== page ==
Planet Earth

The New York Times is ginning up fake controversy

Gene ExpressionBy Razib KhanJul 26, 2012 2:46 PM

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Update: That charlatan David Klinghoffer seems to be enjoying this. As a rule I don't follow dishonest propagandists, but it's interesting how appealing this sort of "two sides" story is to Creationists. End Update Reading this article this morning, DNA and Fossils Tell Differing Tales of Human Origins, really aggravated me. I believe that it's totally misrepresenting the tensions in the scientific process here, and misleading the public. The standard conflict/"two views" format is used, and to disastrous effect. Here are some of the sections which I found alarming:

The geneticists reached this conclusion, reported on Thursday in the journal Cell, after decoding the entire genome of three isolated hunter-gatherer peoples in Africa, hoping to cast light on the origins of modern human evolution. But the finding is

regarded skeptically by some paleoanthropologists

because of the absence in the fossil record of anything that would support the geneticists’ statistical calculation.... ... In a report still under review, a third group of geneticists says there are signs of Neanderthals having interbred with Asians and East Africans. But Neanderthals were a cold-adapted species that never reached East Africa. ... Although all known African fossils are of modern humans, a 13,000-year-old skull from the Iwo Eleru site in Nigeria has certain primitive features. “This might have indicated interbreeding with archaics,” said Chris Stringer, a paleoanthropologist at the Natural History Museum in London. “For half of Africa we really have no fossil record to speak of, so I think it’s quite likely there were surviving archaic forms living alongside modern humans.” Paleoanthropologists like Dr. Klein consider it “irresponsible” of the geneticists to publish genetic findings about human origins without even trying to show how they may fit in with the existing fossil and archaeological evidence. Dr. Akey said he agreed that genetics can provide only part of the story. “But hopefully this is just a period when new discoveries are being made and there hasn’t been enough incubation time to synthesize all the disparities,” he said.

I could have quoted the whole piece and highlighted aspects which I think mislead in terms of public perception. There's just so much. First, a minor factual issue: I've seen presentations on the East Africa Neandertal admixture, and the researchers seem to assume that that is due to "back migration" from Eurasia. In other words, the point about Neandertals being cold-adapted is irrelevant. Second, the big issue seems to be that some paleoanthropologists are unhappy. This is not a debate between all paleoanthropologists and all geneticists. In fact, some genetics are moderately skeptical of admixture because they think it might be due to population structure in the ancient African H. sapiens sapiens. Even within the article you have Chris Stringer, a paleoanthropologist, giving a straightforward reason for why there is a mild discordance here: a lacunae in the fossil coverage across much of Africa due to difficulties of preservation. The major dynamic to me seems to be that Richard Klein, admittedly a very prominent paleonanthropologist, is also very ticked off. He has some reason to be. Much of the framework within which he has worked is now being shifted (see The Dawn of Human Culture). Klein's model is that modern humans emerged as a singular speciation event within Africa, and rapidly expanded and replaced other human lineages in totality due to their peculiar genetic innovations (e.g., language). This is hard to align with the current genomic data. But Klein's views are not the only ones within paleoanthropology. People like John Hawks, Milford Wolpoff, and Erik Trinkaus are no doubt excited by the new statistical inference techniques because they supports their own models, more or less. What are you seeing here is a battle within paleoanthropology. It is probably correct that statistical geneticists should take more care to integrate fossils into their interpretative frameworks, but there are still plenty of fossil people who feel vindicated by the new genomic findings even granting this objection. Additionally, even those who don't necessarily taking heart from these findings, such as Chris Stringer, are revising their own viewpoints. You can see the "other perspective" (i.e., not Klein's) in this paper in Journal of Human Evolution: Did a discrete event 200,000–100,000 years ago produce modern humans?. I do want to be clear here that I think Richard Klein and his camp are free to feel aggrieved. Science is about dispute and disagreement in many ways. But I think The New York Times does a disservice by confusing what is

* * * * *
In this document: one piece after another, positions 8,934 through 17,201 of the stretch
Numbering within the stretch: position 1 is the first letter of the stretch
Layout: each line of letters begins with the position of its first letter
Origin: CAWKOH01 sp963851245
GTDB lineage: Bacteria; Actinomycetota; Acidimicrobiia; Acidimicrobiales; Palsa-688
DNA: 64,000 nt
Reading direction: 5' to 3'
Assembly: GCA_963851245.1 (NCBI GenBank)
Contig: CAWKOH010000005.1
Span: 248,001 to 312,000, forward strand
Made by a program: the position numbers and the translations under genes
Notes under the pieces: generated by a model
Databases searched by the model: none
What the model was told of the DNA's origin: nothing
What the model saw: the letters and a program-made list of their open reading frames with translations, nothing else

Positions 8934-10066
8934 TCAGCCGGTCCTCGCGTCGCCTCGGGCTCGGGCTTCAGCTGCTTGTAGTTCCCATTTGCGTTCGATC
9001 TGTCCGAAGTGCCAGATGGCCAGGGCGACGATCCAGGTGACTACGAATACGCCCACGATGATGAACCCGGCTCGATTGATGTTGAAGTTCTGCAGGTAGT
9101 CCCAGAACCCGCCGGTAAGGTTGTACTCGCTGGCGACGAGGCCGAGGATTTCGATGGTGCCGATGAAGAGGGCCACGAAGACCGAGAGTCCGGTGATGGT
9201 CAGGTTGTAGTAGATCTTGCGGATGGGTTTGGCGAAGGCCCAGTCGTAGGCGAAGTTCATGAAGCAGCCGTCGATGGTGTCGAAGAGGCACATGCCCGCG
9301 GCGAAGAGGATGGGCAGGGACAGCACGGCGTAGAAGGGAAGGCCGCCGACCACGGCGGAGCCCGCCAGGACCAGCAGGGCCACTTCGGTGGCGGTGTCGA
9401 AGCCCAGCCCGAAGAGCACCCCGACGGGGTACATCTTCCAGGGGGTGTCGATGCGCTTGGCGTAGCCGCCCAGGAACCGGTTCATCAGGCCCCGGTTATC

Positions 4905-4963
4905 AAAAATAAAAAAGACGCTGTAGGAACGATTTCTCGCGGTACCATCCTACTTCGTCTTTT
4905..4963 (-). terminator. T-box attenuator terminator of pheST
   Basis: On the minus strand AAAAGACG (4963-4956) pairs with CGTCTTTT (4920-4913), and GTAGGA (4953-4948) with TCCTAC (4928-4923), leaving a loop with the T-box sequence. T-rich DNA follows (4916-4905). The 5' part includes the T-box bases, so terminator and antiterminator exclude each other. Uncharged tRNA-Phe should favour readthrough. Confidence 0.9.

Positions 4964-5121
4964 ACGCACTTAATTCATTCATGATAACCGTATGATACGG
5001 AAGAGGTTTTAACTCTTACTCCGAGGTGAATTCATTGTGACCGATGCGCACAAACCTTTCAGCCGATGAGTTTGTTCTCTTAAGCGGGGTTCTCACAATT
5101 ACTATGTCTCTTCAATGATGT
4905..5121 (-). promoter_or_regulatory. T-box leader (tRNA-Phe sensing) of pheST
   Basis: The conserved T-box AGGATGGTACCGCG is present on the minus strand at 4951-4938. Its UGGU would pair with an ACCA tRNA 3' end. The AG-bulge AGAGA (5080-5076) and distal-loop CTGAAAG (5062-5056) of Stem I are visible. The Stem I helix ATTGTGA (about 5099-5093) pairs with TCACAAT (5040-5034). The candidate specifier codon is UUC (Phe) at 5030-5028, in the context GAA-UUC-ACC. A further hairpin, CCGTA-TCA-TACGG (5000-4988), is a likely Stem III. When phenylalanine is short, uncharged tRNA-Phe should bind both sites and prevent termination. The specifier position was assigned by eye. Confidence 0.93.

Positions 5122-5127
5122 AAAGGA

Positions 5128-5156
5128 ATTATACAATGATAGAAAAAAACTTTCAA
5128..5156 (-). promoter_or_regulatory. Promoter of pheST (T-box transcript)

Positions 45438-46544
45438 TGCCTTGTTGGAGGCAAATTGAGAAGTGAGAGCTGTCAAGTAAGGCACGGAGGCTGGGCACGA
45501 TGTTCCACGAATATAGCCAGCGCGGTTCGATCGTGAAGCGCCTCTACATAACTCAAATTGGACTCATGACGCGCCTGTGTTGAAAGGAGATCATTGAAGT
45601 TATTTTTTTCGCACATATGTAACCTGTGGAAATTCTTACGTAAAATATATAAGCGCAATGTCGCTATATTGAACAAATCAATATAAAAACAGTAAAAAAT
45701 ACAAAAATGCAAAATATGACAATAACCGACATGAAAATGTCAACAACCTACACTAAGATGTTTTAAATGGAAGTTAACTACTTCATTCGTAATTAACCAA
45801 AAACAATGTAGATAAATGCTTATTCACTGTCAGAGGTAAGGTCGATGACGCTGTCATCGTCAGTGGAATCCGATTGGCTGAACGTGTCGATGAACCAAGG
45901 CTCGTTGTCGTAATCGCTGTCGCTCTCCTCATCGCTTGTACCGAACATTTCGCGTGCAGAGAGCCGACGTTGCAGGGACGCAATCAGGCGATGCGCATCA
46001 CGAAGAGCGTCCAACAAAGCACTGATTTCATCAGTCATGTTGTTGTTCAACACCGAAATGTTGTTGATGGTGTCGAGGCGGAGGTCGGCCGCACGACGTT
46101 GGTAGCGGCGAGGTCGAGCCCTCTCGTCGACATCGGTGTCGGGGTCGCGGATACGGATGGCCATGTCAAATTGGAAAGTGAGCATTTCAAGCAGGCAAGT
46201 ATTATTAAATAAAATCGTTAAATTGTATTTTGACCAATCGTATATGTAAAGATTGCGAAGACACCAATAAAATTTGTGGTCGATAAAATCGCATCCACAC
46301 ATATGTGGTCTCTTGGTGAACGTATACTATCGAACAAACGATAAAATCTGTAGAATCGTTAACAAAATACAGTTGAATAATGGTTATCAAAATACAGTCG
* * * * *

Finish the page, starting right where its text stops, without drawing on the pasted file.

really a within field controversy into one between two scientific teams

.

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